Two Days in the Dunes: The Oasis of Taghit

Wednesday, March 18, 2015 | Taghit, Algeria

"Swim Taghit": No, we didn't actually swim with the tadpoles. But while waiting to develop my film in a few months, I've gotten creative with some of my camera phone shots. Any buyers?
Just how huge is Algeria? Fly an hour north from the capital, Algiers, and you're scarfing jamón and sipping sangria in southern Spain. But fly two hours southwest to the desert outpost of Béchar and you're still in Algeria, not yet even halfway to the country's most southern reaches. Living in the comfortable Mediterranean bubble of Algiers, it's easy to forget that there's a whole country out there to explore—the largest country in Africa, in fact—but a trip like this offers an unmistakable reminder.

Our destination for the weekend was Taghit, a tiny desert oasis town 1.5 hours drive south from Béchar.

Why come? They made me do it. More specifically, a few friends had been
planning the trip for several months, and as their numbers swelled, they gradually twisted my arm into joining them. Though feeling the tug of professional responsibilities here in Algiers, I couldn't shake the voice in my head asking how I had managed to spend two years in this country without yet setting foot in the desert that dominated most of its surface. "When in doubt, go out" won the day, and soon I was on the plane, poking at the crusty components of my Air Algérie in-flight meal as we cruised southward through the darkness, into the mighty Sahara.

* * *
Lucky 13: Algiers's finest visiting Taghit. (photo courtesy of F. Asnaashari)
Our group of 13 was a peculiar one, no matter how you sliced it. Diplomats, engineers, and non-profit types like me; five Portuguese, two Germans, two Algerians, a Belgian, a Greek, an Iranian, and of course one dashing American. Luckily all had been in Algeria long enough to have a solid command of some mix of French, English, and Arabic, allowing us to triangulate. Plus, we brought along plenty of alcohol, magical breaker of language barriers.

We reached our base, Résidence Loubana, by midnight Thursday, just in time for the start of the Algerian weekend. After dumping our bags in our rooms, Nina and I joined a few others for some nighttime exploration (an unheard-of concept in supposedly crime-ridden Algiers, where the streets empty at dusk; in Taghit we found children playing outside even at this late hour). Our hotel was situated in the old town, a small jumble of mud-brick buildings no more than a few blocks long. We soon reached its limits—and the edge of the desert.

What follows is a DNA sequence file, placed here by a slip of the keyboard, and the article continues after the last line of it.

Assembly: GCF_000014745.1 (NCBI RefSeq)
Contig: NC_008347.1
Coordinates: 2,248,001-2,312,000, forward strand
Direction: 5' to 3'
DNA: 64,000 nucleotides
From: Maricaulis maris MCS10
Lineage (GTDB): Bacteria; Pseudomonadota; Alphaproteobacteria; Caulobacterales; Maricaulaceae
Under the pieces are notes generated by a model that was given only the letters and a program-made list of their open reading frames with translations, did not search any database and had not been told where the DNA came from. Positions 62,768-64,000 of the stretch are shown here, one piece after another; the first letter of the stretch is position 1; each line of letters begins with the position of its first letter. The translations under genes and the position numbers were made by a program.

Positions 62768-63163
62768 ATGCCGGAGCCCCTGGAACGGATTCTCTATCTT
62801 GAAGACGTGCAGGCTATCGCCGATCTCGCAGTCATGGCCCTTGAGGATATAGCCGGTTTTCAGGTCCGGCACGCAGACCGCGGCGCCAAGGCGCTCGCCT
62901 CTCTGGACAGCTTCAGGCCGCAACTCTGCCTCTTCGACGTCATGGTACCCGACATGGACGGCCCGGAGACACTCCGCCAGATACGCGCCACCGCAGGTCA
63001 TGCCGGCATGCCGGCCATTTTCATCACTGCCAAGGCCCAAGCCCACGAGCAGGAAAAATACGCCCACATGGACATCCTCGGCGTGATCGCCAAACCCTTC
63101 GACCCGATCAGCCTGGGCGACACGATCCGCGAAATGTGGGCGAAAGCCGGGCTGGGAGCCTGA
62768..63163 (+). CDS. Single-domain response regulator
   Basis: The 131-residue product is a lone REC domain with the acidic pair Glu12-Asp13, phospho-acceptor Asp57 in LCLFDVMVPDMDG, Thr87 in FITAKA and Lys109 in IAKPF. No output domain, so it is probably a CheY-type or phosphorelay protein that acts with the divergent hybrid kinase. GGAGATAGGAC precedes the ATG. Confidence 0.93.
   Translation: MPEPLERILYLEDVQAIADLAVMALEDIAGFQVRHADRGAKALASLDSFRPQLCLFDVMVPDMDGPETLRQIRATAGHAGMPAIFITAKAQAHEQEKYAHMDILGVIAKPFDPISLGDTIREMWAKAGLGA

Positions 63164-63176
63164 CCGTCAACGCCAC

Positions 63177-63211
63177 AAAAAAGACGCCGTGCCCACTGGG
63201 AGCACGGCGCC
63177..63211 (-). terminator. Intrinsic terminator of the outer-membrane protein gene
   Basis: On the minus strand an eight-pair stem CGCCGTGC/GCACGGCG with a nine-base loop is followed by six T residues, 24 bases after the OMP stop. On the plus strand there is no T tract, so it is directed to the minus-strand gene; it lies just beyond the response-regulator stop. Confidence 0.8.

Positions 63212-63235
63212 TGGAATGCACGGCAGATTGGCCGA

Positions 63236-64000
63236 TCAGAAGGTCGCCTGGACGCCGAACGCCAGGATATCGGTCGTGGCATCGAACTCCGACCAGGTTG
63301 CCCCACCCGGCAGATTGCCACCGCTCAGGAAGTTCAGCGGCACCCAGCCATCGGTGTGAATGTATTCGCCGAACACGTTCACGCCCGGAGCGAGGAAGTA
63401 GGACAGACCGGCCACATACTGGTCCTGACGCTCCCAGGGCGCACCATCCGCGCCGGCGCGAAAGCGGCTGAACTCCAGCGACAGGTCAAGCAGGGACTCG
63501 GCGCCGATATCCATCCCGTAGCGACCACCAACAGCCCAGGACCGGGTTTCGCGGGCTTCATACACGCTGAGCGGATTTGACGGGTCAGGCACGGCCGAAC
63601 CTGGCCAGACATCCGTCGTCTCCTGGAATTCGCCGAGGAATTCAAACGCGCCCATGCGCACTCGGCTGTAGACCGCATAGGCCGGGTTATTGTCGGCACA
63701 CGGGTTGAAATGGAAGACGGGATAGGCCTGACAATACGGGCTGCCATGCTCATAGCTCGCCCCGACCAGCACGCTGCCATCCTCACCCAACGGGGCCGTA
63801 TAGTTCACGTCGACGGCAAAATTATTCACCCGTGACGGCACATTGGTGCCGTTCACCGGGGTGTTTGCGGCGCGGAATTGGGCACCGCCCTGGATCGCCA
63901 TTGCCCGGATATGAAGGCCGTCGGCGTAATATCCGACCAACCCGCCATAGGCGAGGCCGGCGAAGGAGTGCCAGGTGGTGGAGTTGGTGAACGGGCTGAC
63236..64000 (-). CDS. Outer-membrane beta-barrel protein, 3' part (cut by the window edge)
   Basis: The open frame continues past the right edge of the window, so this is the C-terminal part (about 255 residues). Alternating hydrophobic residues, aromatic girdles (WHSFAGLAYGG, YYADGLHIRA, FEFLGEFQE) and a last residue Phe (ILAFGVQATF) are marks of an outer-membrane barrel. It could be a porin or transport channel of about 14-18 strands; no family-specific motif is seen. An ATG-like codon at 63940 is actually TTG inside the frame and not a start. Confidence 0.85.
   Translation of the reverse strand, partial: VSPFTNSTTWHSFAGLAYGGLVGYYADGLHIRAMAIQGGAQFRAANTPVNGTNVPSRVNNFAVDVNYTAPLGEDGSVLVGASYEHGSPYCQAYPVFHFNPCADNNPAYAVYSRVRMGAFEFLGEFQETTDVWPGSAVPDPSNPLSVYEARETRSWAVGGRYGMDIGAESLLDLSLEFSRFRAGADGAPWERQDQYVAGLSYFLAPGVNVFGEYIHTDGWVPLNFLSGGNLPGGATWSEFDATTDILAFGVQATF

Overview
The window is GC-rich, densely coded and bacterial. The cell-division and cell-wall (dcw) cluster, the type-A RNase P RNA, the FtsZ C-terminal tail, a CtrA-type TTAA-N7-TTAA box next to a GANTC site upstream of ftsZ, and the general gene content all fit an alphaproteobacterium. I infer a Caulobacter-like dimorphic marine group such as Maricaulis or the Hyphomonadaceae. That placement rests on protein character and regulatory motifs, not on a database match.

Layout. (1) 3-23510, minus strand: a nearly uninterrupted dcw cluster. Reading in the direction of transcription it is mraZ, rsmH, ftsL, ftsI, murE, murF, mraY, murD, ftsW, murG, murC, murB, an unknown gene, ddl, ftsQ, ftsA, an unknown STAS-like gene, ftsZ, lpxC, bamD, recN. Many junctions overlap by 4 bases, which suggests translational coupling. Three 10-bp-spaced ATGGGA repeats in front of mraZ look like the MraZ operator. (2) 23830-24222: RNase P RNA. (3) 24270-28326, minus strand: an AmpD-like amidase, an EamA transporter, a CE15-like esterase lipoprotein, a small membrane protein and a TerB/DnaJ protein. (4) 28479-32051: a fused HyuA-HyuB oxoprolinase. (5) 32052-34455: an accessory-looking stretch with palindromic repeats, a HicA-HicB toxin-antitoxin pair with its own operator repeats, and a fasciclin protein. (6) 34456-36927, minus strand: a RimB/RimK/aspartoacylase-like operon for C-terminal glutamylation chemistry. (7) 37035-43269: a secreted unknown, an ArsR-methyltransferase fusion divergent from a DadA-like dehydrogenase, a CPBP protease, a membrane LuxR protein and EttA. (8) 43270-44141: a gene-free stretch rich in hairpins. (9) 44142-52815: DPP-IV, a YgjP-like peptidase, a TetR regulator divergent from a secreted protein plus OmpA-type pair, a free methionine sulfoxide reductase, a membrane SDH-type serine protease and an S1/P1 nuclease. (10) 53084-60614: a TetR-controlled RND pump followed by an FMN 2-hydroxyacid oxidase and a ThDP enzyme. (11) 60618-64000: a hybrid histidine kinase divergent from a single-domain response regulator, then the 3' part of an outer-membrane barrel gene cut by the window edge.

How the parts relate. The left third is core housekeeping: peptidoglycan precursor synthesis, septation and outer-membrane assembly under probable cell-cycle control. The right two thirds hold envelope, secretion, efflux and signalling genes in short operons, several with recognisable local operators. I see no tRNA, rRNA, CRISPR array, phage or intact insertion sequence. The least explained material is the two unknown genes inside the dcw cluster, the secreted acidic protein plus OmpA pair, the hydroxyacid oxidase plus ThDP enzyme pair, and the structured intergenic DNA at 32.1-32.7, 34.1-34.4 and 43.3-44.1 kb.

The sand dunes started from the city's edge, rising quickly into the darkness. We began our attack on the largest, a 190-meter-tall monster (that's 620 feet!) of fine, loose sand swelling up just behind the town's last row of shops.

We reached the summit a half hour later, lungs gasping and thighs searing, to catch the moon-rise over the dunes beyond. Compared to Algiers, with its 24/7 traffic, fireworks, and sirens, we had found Taghit sleepy and quiet. But slip just over the cusp of the dune, and we entered a world of truly pure silence, filled with nothing but waves of moonlit sand.

* * *
"We're not in Cascais anymore, Toto": Portuguese Pedro climbs a dune.
With the Résidence Loubana guides, we spent a busy two days exploring Taghit and the surrounding region. The many highlights included:
  • Ksar of Taghit: The walled old city, constructed using traditional mud-bricks and today still partly inhabited.
  • Djebel Baroun: The ruins of a French colonial outpost, the Fort de l'Éperon, overlooking the old city of Taghit and its palmeraie from a rocky hilltop.
  • Taghit palmeraie: Along the banks of the Oued Zousfana river, thousands of palm trees grow in lush groves just below Taghit's walls.
  • Neolithic rock carvings: A half hour outside town, buffaloes, lions, antelopes, and more were carved onto a series of basalt boulders some 9,000 years ago. Unreal.
  • Sunset over the Sahara, followed by a dinner of slow-roasted chicken and a fireside concert by local gnaoua musicians, with superb stargazing.
  • Quadding: Zipping along trails through the sand dunes in four-wheelers, the jet-skis of the desert.
Between sightseeing, this peculiar mix of friends managed to make plenty of trouble. It's international: throw functioning adults together onto a minibus and we revert instantly to our middle school selves.

Amid all the excitement, I found few moments to stop and reflect. But every time I did, I kept coming back to one thought: it's so hard to believe that this is the same Algeria I live in. But in many ways, it's a very different one, light years away from the experience of daily life in the seaside capital. After Taghit, there's no doubt about it: I need to work harder to escape Algiers and see more of this country.

Note: I tried to capture as much of our Taghit weekend as I could with my Rolleicord, and will share the photos once I develop them later this spring.
Update: Taghit photos are here! See "Taghit: Photos from the Algerian Sahara".

1 comment:

Unknown said...

i'm very happy !! cs u are visited my town :)

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